Banking in Canada

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Banking in Canada is widely considered one of the safest banking systems in the world,[1] ranking as the world's soundest banking system for the past six years according to reports by the World Economic Forum.[2] Released in October 2010, Global Finance magazine put Royal Bank of Canada at number 10 among the world's safest banks and Toronto-Dominion Bank at number 15.[3] Canada's banks, also called chartered banks, have over 8,000 branches and almost 18,000 automated banking machines (ATMs) across the country.[4] In addition, "Canada has the highest number of ATMs per capita in the world and benefits from the highest penetration levels of electronic channels such as debit cards, Internet banking and telephone banking".[4]

History

Origins

View of a Scotiabank facade in Amherst, Nova Scotia. This structure was erected in 1907.

Banking in Canada began to migrate in earnest from colonial overseas banking operations to a local banking system with the founding of the Bank of Montreal in 1817. Other banks soon followed and began business, and after a lengthy approval process began unregulated banking business. These institutions issued their own local currency until amendments in the Dominion Notes Act [5] allowed federal and provincial governments to begin to introduce their own notes starting in 1866. Official Canadian currency took the form of the Canadian dollar in 1871, overriding the currency of individual banks. The establishment of the Bank of Canada in 1935 was also an important milestone in banking and monetary governance.

Despite various loss events (such as the Latin American debt crisis, the collapse of Olympia and York, Enron-related liabilities, and the U.S. Subprime mortgage crisis), the big five banks have thus far proven to be safe and stable companies. For example, in securities prospectuses, the Royal Bank of Canada says it has paid a common share dividend in every year since 1870, the year after it received its banking charter.

According to the Department of Finance, two small regional banks failed in the mid-1980s, the only such failures since 1923, which is the year the Home Bank of Canada failed. There were no bank failures during the Great Depression compared to 9000+ in the US.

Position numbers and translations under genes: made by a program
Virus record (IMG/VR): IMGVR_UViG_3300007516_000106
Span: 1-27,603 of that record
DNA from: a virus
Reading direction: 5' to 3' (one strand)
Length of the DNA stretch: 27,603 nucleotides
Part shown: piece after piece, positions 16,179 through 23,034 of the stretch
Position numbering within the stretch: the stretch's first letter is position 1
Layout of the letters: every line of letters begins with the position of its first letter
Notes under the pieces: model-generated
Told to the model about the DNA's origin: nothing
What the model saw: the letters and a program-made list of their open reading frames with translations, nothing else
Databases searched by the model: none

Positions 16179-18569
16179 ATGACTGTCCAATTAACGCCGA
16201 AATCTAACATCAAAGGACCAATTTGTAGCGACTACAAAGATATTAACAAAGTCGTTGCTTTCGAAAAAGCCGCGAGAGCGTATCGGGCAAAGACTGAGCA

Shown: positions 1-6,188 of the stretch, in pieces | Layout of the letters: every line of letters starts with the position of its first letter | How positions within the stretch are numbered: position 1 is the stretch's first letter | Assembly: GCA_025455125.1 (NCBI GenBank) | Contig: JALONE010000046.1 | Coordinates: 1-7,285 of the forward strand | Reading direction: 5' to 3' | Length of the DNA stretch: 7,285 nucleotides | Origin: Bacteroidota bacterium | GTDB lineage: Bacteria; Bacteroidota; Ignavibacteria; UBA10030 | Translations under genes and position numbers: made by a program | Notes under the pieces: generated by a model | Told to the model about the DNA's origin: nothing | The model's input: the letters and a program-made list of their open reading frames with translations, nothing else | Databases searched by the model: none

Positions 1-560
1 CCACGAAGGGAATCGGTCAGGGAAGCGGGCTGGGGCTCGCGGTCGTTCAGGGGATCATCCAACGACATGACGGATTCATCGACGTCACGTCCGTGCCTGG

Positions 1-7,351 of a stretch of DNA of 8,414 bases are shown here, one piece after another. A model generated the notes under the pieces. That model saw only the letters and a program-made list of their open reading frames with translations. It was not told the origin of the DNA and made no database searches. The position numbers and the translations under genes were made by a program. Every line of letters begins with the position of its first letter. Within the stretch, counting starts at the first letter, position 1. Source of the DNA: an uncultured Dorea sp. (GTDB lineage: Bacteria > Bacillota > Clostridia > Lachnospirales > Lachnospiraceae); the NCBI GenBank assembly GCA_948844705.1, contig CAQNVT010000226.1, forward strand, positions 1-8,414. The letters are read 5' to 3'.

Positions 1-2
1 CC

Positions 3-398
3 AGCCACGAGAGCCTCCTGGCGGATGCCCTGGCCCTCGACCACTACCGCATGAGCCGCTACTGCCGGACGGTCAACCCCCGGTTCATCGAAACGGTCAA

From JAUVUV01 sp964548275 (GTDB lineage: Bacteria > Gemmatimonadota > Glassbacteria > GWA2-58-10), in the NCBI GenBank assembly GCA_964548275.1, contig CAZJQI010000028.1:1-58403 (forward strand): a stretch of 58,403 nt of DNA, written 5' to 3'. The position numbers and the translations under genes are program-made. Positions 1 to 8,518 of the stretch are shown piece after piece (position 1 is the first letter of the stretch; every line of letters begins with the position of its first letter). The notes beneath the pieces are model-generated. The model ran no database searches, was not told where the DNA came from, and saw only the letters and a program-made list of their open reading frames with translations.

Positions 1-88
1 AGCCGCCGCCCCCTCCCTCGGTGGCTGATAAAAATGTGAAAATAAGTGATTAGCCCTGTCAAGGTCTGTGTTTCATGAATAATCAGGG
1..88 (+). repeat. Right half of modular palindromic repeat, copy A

Recent history

In the 1980s and 1990s, the largest banks acquired almost all significant trust and brokerage companies in Canada. They also started their own mutual fund and insurance businesses. As a result, Canadian banks broadened out to become supermarkets of financial services.

After large bank mergers were ruled out by the federal government, some Canadian banks turned to international expansion, particularly in various U.S. markets such as banking and brokerage.

Two other notable developments in Canadian banking were the launch of ING Bank of Canada (which relies mostly on a branchless banking model), and the slow emergence of non-bank mortgage origination companies.

A survey conducted by the World Economic Forum called the Global Competitiveness Report of twelve-thousand corporate executives, in 2008, concluded that Canada has the best banking system in the world, receiving a score of 6.8 out of possible seven.[6]

Between July and September 2016, three new domestic Schedule 1 banks (Wealth One Bank of Canada, Exchange Bank of Canada, and UNI Financial Corp) have begun operating in Canada with an additional fourth bank poised to announce its commencement in the following month. When the fourth bank begins operations (Impak Finance Inc), it will be almost a 15% increase in domestic banks from 27 to 31. The new banks have identified niches compared to the wider reach of the "Big Five". Wealth One Bank of Canada aims to service the country's growing Chinese Canadian population with full Mandarin and Cantonese supported speakers. Exchange Bank of Canada deals exclusively in foreign currency services on a wholesale level to financial institutions and businesses. UNI Financial Corp. was formed as Caisses populaires acadiennes become the first Canadian credit union to obtain a federal bank charter.[7]

Canadian banks

First Canadian Place